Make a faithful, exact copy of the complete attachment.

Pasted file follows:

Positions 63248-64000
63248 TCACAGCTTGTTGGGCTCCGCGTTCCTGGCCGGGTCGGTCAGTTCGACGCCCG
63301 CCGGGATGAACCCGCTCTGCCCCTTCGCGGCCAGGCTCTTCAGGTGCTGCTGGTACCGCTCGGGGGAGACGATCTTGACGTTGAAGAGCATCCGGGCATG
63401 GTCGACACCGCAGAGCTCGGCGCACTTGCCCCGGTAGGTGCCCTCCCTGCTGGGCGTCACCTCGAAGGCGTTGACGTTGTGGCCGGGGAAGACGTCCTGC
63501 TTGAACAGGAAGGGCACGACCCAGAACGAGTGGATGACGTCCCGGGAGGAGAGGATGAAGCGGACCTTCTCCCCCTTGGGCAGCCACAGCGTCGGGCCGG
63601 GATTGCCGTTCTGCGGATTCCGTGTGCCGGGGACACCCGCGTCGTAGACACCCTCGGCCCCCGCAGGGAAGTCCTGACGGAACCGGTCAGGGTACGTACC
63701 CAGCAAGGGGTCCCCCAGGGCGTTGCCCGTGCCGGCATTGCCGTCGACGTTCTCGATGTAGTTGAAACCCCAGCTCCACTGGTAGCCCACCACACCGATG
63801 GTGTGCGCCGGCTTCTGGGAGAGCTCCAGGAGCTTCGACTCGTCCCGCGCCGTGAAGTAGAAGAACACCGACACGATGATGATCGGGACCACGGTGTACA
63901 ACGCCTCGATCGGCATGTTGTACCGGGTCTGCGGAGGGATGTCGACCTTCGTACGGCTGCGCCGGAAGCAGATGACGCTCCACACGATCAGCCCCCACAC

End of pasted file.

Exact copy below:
Positions 63248-64000
63248 TCACAGCTTGTTGGGCTCCGCGTTCCTGGCCGGGTCGGTCAGTTCGACGCCCG
63301 CCGGGATGAACCCGCTCTGCCCCTTCGCGGCCAGGCTCTTCAGGTGCTGCTGGTACCGCTCGGGGGAGACGATCTTGACGTTGAAGAGCATCCGGGCATG
63401 GTCGACACCGCAGAGCTCGGCGCACTTGCCCCGGTAGGTGCCCTCCCTGCTGGGCGTCACCTCGAAGGCGTTGACGTTGTGGCCGGGGAAGACGTCCTGC
63501 TTGAACAGGAAGGGCACGACCCAGAACGAGTGGATGACGTCCCGGGAGGAGAGGATGAAGCGGACCTTCTCCCCCTTGGGCAGCCACAGCGTCGGGCCGG
63601 GATTGCCGTTCTGCGGATTCCGTGTGCCGGGGACACCCGCGTCGTAGACACCCTCGGCCCCCGCAGGGAAGTCCTGACGGAACCGGTCAGGGTACGTACC
63701 CAGCAAGGGGTCCCCCAGGGCGTTGCCCGTGCCGGCATTGCCGTCGACGTTCTCGATGTAGTTGAAACCCCAGCTCCACTGGTAGCCCACCACACCGATG
63801 GTGTGCGCCGGCTTCTGGGAGAGCTCCAGGAGCTTCGACTCGTCCCGCGCCGTGAAGTAGAAGAACACCGACACGATGATGATCGGGACCACGGTGTACA
63901 ACGCCTCGATCGGCATGTTGTACCGGGTCTGCGGAGGGATGTCGACCTTCGTACGGCTGCGCCGGAAGCAGATGACGCTCCACACGATCAGCCCCCACAC